Two roads; the left one you can walk down, but you have to answer questions when people ask. The right one–you don’t want to be found on that one.
Looking through skylights of the payroll office toward the Cheratte No.1’s tower. This is where workers would wait in line to receive pay, surrounded by the mine workings.
This was taken before the top of the docks really started to rot-out; now this stretch past the crane is distinctly unsafe to cross. Still, you can’t beat the view of Dock #2 winding into the distance, where the approach is chopped-off before the yard used to extend.
Inside the pilot copper concentrator.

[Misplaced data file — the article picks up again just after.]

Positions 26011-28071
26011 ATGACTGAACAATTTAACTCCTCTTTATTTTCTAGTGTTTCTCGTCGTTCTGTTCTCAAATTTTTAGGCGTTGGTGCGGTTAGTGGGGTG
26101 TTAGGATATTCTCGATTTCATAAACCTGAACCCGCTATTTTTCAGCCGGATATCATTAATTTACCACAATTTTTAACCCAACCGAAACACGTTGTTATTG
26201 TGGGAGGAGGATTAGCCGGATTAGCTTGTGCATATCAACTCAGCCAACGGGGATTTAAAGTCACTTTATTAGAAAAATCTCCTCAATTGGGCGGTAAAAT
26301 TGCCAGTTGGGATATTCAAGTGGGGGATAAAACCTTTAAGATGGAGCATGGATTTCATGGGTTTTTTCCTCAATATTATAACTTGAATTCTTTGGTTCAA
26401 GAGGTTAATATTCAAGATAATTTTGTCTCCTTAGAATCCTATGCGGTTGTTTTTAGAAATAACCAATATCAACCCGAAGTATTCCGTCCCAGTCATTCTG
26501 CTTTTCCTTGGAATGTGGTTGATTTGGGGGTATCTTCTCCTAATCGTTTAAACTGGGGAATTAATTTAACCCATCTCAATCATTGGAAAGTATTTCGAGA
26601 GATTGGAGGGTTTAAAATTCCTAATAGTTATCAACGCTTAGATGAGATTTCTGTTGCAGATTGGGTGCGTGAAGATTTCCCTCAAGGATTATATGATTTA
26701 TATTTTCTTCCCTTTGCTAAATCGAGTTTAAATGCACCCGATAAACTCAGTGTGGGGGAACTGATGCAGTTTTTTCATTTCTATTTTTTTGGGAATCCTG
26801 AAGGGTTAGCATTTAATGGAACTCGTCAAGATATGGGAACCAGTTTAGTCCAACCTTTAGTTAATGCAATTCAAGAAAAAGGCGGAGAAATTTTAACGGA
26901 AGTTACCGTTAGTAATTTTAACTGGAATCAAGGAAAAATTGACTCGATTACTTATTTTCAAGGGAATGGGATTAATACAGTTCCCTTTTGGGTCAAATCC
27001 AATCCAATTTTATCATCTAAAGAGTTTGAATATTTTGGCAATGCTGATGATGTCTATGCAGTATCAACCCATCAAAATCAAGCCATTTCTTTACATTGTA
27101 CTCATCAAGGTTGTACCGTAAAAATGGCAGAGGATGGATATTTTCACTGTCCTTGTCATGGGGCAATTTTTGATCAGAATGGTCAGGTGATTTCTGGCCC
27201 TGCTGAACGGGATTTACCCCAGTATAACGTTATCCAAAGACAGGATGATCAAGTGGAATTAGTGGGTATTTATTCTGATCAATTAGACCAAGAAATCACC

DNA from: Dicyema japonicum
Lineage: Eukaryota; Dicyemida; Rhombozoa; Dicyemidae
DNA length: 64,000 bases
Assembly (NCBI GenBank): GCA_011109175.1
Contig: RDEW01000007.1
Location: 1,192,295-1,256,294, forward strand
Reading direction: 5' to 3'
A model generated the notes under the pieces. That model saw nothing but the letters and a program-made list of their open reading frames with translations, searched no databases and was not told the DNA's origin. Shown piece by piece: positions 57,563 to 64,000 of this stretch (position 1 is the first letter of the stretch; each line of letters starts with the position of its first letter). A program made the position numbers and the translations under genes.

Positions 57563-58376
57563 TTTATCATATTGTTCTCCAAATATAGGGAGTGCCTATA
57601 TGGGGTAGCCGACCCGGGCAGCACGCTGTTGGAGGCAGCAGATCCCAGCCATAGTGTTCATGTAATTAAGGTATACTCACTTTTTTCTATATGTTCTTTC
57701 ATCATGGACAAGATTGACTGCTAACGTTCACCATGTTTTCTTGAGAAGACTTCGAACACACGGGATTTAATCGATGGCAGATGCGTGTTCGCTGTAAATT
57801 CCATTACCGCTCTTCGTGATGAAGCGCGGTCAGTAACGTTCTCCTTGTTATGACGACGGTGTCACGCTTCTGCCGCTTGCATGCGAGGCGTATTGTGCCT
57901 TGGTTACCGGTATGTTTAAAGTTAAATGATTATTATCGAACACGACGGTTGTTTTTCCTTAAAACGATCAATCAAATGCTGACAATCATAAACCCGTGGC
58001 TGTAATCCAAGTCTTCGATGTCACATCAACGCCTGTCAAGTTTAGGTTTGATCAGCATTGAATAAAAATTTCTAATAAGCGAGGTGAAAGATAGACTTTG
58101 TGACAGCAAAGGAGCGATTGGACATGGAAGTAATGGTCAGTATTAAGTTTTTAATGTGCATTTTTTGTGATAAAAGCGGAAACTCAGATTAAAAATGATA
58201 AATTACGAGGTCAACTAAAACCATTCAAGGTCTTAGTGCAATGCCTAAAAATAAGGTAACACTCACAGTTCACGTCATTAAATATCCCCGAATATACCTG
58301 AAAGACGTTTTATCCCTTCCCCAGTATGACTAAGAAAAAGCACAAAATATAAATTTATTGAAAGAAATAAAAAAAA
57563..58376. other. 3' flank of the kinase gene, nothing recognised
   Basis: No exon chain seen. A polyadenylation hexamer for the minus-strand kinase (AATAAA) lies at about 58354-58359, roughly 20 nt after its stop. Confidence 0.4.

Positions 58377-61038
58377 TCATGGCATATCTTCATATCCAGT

Ava near the Memorial Building. The block glass embedded in the sidewalk here is actually a skylight for the tunnel below, which connects the Memorial Building to the steam and supply systems of the hospital.
The left building is active, the right building is not, though both were built as Wilson Bros buildings. The skyway was rough, inside and out, but I liked the small gate in the bottom of it–it reminded me of a castle. Skyways like these were a fireproofing measure.
I’ll remember the neon glow fondly.
Looking from the main shop into the boiler shop, one of three attached buildings that specialized in certain repairs. One thing that architectural photographers have to work with is an elongated “magic hour” with ideal shadowing and coloring–this photo is a result of that lighting.
Two of the remaining four towers in the projects. Throughout our time there we saw and heard squatters inside and chose not to go in. What do you call a smart choice made in the midst of a dumb choice? There should be a word for that.